It was a pleasant, warm morning we started our journey to Punakha from the Bhutanese capital, Thimphu. Bright sunshine flooded the mountains and the valley, scenic beauty all around to behold we kept driving along the road running in parallel with the meandering river. The joy was unfathomable and that was one of the best days in my life. The photos of Punakha are so vivid that simply looking at them can make my day better… 🙂 So, I dedicate this post to the Daily Post Weekly Photo Challenge: Today Was a Good Day.
We completed the local sightseeing in Thimphu on our first day in Bhutan. Next day was scheduled for Punakha Monastery (or Punakha Dzong) which is 3 to 4-hour drive from Thimphu. The drive was as usual beautiful through the Himalayan mountains. I tried to capture the scenic beauty on the way as much as possible.
We drove to Punakha via Dochula Pass, one of the highest points in Bhutan (10,000 ft). It’s about one hour drive from Thimphu towards Punakha and a favorite stopover for tourists. The uniqueness of Dochula Pass lies in the wonderful combination of natural and man-made architectures. The place offers 360 degree view of the Himalayan mountain ranges. Bonus is this beautiful architecture – the 108 chortens in circular construction – add to the charm of the place. Unfortunately, we missed the mountain views as it was all covered in cloud in the end of May. Our driver said you can get the best view in winter. 😦 Well, never mind…the view I got is no less lovely. What do you think?
Now take a look at the other side of Dochula Pass. The Druk Wangyal Lhakhang is a beautiful temple built in the memory of the king, Druk Gyalpo.
As the time passed more and more cars arrived at the spot and I could see spontaneous touristy activities all around.
I think there was a feel-good factor in the air which was quite infectious. I felt so happy and grateful to be alive under the sun and enjoy the view.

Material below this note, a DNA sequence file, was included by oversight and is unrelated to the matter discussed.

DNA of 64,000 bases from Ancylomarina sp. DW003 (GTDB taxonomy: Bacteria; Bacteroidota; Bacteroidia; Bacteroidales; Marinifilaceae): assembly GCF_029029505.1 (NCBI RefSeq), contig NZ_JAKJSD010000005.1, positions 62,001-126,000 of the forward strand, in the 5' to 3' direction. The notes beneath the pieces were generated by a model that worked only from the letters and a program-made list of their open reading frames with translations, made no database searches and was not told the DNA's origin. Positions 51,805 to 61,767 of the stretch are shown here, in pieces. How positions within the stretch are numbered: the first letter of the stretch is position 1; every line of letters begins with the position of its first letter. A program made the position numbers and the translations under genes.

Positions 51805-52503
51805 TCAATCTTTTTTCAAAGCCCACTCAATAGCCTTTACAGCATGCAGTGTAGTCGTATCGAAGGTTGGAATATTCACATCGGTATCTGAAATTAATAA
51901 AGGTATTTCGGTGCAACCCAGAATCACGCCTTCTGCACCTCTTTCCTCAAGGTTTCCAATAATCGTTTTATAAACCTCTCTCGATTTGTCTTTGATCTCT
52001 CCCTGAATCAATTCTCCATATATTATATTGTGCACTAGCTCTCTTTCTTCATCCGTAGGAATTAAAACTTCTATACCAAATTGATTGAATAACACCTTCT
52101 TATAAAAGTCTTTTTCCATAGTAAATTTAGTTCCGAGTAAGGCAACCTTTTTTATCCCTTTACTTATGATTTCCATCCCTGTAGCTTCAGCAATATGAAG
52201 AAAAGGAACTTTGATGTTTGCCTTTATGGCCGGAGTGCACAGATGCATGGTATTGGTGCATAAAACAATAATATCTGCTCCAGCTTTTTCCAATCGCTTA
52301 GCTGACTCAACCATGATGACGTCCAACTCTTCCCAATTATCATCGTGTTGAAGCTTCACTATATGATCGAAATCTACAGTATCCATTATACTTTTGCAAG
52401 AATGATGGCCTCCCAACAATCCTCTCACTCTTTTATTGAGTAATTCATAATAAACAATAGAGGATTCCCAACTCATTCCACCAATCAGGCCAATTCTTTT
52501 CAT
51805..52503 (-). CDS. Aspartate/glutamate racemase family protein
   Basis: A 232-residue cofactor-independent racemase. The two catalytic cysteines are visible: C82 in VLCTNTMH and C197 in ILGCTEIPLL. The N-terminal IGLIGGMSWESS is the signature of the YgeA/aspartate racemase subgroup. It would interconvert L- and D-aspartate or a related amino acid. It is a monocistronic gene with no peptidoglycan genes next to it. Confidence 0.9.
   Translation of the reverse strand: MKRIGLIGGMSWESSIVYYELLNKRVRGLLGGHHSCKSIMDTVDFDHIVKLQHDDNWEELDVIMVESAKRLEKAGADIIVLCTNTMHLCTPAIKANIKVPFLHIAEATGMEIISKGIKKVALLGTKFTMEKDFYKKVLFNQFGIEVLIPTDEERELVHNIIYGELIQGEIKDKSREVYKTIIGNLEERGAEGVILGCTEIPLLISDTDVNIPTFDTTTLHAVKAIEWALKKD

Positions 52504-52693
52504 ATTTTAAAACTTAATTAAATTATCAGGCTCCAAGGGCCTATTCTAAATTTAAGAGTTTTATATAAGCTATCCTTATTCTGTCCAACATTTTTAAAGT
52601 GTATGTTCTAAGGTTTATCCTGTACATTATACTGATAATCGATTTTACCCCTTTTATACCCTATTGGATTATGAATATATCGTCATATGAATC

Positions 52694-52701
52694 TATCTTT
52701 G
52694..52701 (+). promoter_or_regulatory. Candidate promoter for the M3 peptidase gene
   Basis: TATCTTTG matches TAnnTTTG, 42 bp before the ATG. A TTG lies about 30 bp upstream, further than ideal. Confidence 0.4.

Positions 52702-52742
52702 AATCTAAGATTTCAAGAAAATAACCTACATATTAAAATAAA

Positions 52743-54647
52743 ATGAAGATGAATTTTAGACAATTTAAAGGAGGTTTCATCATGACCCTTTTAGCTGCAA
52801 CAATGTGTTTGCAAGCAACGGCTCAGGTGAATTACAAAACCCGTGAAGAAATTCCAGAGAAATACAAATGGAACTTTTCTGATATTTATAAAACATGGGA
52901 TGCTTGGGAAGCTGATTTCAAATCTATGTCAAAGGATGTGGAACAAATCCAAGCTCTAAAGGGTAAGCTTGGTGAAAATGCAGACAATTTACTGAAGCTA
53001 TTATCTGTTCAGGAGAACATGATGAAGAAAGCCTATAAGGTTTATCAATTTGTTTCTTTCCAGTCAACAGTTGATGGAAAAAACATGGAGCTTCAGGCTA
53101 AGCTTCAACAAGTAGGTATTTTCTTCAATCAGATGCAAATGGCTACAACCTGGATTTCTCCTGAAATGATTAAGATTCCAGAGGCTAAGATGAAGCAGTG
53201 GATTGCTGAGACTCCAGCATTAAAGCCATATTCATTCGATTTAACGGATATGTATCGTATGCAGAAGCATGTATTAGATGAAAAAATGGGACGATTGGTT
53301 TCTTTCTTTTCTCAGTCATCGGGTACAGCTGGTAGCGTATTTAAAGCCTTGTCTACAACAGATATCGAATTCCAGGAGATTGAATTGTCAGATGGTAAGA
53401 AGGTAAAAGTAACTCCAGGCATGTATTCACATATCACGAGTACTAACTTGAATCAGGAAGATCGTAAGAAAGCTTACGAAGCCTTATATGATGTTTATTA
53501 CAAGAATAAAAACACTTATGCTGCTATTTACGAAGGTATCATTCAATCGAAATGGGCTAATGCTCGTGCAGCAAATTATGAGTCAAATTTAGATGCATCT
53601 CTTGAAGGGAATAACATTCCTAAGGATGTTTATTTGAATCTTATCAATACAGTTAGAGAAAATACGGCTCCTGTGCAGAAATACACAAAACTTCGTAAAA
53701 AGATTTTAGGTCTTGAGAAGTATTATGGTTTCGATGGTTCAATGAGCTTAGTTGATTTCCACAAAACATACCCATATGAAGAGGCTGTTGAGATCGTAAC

By the way, if you have time you can enjoy a leisurely break at the beautiful Druk Wangyel Cafe at Dochula Pass. But the place is a little expensive. Here a one-liter mineral water bottle of Rs 20 cost us Rs 36.
There was this curious visitor at the gate of the cafe. But no one seemed to welcome him. Poor doggie! 😦
Carry enough drinking water during the long drive from Thimphu to Punakha. We didn’t see a proper shop or restaurant from where we could buy drinking water on the way.
Situated on the meeting point of Bhutan’s two important rivers Pho Chhu and Mo Chhu, Punakha Dzong is a place of scenic and spiritual charm. The air, the water, the green plantation looked so clean and pure that you’ll instantly feel in harmony with the place. The monastery is built over a huge area including well-manicured gardens and ponds.
You enter the monastery through this beautiful gateway and cross a traditionally designed wooden bridge that takes you on the other side of Pho Chhu (“Chhu” means “river” in vernacular).
The traditional Tibetan style architecture of the monastery is a treat to the eye. And it perfectly blended with the beautiful surrounding.
Entering the monastery can be a bit difficult with these steep ladder like stair case. Remember, that you must not wear baring clothes, else you may be denied access into the main temple in the images below.
It was wonderful to roam around in the monastery premises, full of beautiful orchards and the ponds which they use for pisciculture.
However, Punakha is not just the monastery. It’s much more than that. The clear blue sky, the wide open riverbeds, and the trees and flowers all around make this place divinely beautiful. Take a look at the following images and you’ll agree with me.
After spending some hours in the monastery we went to a riverside restaurant where we were served lunch. After lunch we were on the road again – the road to Wangdue. I’ll share that story soon.
I hope you like this tour of Punakha and Dochula Pass with me. 🙂
You can also take a look at the first part of my Bhutan Tour Photo Essay – Thimphu through my lenses for more photos and information on Bhutan travel.